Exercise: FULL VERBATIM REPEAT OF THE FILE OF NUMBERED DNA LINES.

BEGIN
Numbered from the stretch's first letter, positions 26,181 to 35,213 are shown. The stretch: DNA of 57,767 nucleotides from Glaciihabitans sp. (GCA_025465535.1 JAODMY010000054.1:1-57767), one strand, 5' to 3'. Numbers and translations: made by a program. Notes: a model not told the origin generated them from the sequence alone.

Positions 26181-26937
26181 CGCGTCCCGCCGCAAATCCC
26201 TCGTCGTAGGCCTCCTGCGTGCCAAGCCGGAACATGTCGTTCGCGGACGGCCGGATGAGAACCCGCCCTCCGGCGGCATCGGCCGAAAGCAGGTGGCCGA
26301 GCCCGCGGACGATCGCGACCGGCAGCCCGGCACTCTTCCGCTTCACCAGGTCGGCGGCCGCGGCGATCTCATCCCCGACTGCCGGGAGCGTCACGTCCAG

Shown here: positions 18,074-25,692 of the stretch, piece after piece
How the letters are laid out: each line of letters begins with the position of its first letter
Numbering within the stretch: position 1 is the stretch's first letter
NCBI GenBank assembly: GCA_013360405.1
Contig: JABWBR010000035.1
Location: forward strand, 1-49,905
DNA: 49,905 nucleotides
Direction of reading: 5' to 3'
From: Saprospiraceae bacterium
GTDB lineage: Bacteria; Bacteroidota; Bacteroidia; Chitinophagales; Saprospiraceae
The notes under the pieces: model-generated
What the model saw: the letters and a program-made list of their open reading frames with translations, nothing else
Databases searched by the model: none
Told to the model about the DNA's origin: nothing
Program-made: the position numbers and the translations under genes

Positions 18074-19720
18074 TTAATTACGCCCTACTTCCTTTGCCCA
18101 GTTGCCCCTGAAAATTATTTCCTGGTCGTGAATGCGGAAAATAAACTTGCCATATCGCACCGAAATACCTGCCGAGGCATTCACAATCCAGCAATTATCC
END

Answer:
Numbered from the stretch's first letter, positions 26,181 to 35,213 are shown. The stretch: DNA of 57,767 nucleotides from Glaciihabitans sp. (GCA_025465535.1 JAODMY010000054.1:1-57767), one strand, 5' to 3'. Numbers and translations: made by a program. Notes: a model not told the origin generated them from the sequence alone.

Positions 26181-26937
26181 CGCGTCCCGCCGCAAATCCC
26201 TCGTCGTAGGCCTCCTGCGTGCCAAGCCGGAACATGTCGTTCGCGGACGGCCGGATGAGAACCCGCCCTCCGGCGGCATCGGCCGAAAGCAGGTGGCCGA
26301 GCCCGCGGACGATCGCGACCGGCAGCCCGGCACTCTTCCGCTTCACCAGGTCGGCGGCCGCGGCGATCTCATCCCCGACTGCCGGGAGCGTCACGTCCAG

Shown here: positions 18,074-25,692 of the stretch, piece after piece
How the letters are laid out: each line of letters begins with the position of its first letter
Numbering within the stretch: position 1 is the stretch's first letter
NCBI GenBank assembly: GCA_013360405.1
Contig: JABWBR010000035.1
Location: forward strand, 1-49,905
DNA: 49,905 nucleotides
Direction of reading: 5' to 3'
From: Saprospiraceae bacterium
GTDB lineage: Bacteria; Bacteroidota; Bacteroidia; Chitinophagales; Saprospiraceae
The notes under the pieces: model-generated
What the model saw: the letters and a program-made list of their open reading frames with translations, nothing else
Databases searched by the model: none
Told to the model about the DNA's origin: nothing
Program-made: the position numbers and the translations under genes

Positions 18074-19720
18074 TTAATTACGCCCTACTTCCTTTGCCCA
18101 GTTGCCCCTGAAAATTATTTCCTGGTCGTGAATGCGGAAAATAAACTTGCCATATCGCACCGAAATACCTGCCGAGGCATTCACAATCCAGCAATTATCC